Llewellyn and His Dog is a poem by W. R. Spencer, based on a 13th century Welsh myth associated with Beddgelert village, the name of which means "Gelert's Grave," in the Gwynedd region of northwestern Wales.
In the legend, Gelert was a magnificent hunting hound, "the flower of all his race," gifted by King John of England to Prince Llewellyn the Great of Gwynedd. When Llewellyn prepared to go hunting with his men and their large pack of hounds, he left his infant son in his tent at the camp, in a pile of furs, unsupervised.
During the hunt, the men and hounds give chase to many likely quarries, but each time the game eludes them, because Gelert is not present. Llewellyn is bothered by this and repeatedly sounds his horn to summon Gelert, until finally, in frustration, he returns to camp to look for his best dog.
On returning to camp, Llewellyn is greeted on the path by Gelert, who approaches him enthusiastically. Llewellyn is shocked to see that there is blood on Gelert's mouth, and he makes haste back to the tent, only to find that there is blood everywhere, and his child is not in the pile of furs where he had been sleeping. In grief and outrage, the prince draws his long hunting knife and stabs Gelert in the side. In the same moment, he hears his infant begin to cry, and he lifts an overturned table to find the infant on the tent floor in the shelter of the fallen furniture, and a dead wolf laying nearby covered in Gelert's bites.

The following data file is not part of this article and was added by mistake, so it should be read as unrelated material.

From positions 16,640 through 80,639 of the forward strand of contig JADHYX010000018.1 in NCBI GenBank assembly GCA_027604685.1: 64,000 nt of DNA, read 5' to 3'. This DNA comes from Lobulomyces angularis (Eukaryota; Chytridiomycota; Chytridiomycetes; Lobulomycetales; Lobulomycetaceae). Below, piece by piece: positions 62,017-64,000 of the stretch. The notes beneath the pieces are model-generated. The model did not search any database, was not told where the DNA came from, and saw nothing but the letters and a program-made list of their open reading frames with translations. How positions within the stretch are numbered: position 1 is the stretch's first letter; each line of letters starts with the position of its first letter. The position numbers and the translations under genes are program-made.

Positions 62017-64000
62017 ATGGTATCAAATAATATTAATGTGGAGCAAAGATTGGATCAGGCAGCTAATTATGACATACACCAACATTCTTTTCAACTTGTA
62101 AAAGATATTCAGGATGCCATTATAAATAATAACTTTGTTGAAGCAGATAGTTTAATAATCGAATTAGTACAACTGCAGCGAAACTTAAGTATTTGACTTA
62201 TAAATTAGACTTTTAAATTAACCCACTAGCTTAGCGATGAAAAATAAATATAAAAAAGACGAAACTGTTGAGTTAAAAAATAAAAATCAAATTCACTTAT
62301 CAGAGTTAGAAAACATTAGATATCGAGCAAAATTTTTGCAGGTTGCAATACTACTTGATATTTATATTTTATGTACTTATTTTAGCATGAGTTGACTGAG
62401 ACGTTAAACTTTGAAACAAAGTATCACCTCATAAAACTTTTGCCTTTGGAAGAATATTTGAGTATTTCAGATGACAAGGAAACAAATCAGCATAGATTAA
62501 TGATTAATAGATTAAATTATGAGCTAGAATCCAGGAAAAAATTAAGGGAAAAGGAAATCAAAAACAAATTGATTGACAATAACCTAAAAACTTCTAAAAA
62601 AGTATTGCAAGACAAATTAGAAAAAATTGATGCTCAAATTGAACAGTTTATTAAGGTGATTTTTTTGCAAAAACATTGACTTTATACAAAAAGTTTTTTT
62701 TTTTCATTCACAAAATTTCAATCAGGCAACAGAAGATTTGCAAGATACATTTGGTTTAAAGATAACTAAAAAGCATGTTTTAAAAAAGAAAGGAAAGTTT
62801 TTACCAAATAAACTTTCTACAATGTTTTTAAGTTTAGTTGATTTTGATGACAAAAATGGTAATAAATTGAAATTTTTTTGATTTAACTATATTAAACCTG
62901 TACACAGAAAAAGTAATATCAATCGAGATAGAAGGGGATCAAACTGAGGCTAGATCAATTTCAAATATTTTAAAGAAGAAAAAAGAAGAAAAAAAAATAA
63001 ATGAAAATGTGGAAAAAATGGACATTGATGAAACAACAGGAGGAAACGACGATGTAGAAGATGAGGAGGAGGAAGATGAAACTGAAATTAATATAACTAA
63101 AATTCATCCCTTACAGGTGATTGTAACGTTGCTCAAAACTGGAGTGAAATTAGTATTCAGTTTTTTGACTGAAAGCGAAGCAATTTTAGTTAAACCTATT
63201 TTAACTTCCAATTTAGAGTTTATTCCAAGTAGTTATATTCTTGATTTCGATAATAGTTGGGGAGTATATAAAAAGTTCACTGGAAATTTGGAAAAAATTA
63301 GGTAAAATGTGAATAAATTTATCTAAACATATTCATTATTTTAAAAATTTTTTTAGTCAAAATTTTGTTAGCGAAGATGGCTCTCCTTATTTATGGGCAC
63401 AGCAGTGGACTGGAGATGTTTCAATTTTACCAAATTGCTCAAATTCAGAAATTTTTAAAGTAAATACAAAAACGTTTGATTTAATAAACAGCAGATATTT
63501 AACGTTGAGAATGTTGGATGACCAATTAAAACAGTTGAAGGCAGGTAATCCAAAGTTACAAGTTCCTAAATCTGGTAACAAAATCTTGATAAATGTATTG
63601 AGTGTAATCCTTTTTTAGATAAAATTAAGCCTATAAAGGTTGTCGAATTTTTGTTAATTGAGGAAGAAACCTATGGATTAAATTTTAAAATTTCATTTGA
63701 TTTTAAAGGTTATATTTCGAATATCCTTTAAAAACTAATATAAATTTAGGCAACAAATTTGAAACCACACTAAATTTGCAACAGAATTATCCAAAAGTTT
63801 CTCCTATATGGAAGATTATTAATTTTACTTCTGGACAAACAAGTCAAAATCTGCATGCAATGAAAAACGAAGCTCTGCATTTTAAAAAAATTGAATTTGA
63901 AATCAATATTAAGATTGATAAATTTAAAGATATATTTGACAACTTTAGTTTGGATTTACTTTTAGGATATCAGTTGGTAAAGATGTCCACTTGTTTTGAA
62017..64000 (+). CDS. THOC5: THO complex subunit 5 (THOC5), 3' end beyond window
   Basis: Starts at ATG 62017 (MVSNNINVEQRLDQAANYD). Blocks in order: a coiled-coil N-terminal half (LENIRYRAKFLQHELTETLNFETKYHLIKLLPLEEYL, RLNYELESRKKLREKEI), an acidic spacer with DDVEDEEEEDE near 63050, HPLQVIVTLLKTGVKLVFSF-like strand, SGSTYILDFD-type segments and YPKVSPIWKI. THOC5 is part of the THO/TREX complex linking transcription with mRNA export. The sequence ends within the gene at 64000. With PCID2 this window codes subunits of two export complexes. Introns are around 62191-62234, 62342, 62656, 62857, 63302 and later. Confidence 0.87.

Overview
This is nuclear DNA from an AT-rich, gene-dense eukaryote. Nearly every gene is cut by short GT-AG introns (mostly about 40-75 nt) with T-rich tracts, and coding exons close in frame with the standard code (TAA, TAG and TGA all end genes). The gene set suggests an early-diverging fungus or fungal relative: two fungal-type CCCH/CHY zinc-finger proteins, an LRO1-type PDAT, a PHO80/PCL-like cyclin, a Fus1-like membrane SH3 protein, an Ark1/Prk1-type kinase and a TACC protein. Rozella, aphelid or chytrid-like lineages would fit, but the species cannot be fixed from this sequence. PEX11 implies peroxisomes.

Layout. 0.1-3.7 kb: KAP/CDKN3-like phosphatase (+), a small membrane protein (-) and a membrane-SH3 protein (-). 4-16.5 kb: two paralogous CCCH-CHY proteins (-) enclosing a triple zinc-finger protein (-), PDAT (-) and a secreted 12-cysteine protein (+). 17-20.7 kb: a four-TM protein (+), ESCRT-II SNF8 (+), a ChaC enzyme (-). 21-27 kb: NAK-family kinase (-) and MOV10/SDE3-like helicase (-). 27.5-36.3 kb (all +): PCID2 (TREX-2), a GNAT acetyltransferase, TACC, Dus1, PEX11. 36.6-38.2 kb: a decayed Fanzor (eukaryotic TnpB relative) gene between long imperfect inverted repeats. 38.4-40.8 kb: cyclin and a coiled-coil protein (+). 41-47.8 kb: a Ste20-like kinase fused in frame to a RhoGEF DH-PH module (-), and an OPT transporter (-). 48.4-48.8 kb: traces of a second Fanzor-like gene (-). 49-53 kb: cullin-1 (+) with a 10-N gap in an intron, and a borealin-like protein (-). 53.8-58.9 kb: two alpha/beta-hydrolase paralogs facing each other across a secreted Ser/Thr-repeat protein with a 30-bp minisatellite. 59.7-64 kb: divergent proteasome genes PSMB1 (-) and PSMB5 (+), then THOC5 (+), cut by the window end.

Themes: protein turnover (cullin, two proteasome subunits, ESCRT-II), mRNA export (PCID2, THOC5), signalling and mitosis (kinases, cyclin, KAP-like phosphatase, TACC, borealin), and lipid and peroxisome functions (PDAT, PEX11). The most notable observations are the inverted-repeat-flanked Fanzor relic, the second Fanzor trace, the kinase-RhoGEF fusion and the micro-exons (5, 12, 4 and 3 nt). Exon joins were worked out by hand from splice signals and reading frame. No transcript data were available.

The prince realizes his own error too late to save the hound who had protected his child. He buries the hound in a grave fit for noblemen, and he names the village for being the place where Gelert is lain to rest.
Ah! what was then Llewellyn's pain,
For now the truth was clear;
The gallant hound the wolf had slain,
To save Llewellyn's heir.
Vain, vain was all Llewellyn's woe;
"Best of thy kind, adieu!
The frantic deed which laid thee low
This heart shall ever rue!"
And now a gallant tomb they raise,
With costly sculpture decked;
And marbles, storied with his praise,
Poor Gelert's bones protect.
Here never could the spearman pass,
Or forester, unmoved;
Here oft the tear-besprinkled grass
Llewellyn's sorrow proved.
And here he hung his horn and spear,
And there, as evening fell,
In fancy's ear he oft would hear
Poor Gelert's dying yell.
The song uses an Aarne-Thompson story type 178A, related to The Brahmin and the Mongoose, the legend of Saint Guinefort, and The King and His Hawk, all "faithful hound" stories cautioning against rash action and venting one's fear and wrath on one's loyal companions.
The story has also been covered by several other poets and storytellers, such as Richard Henry Horne, Walter Richard Cassels, and Francis Orray Ticknor.
Beddgelert does have mounded earth and a Welsh-English bilingual stone marker for Gelert's grave, detailing the story, but historians are not particularly convinced that Gelert ever actually existed.
Iron Noder 2013, 20/30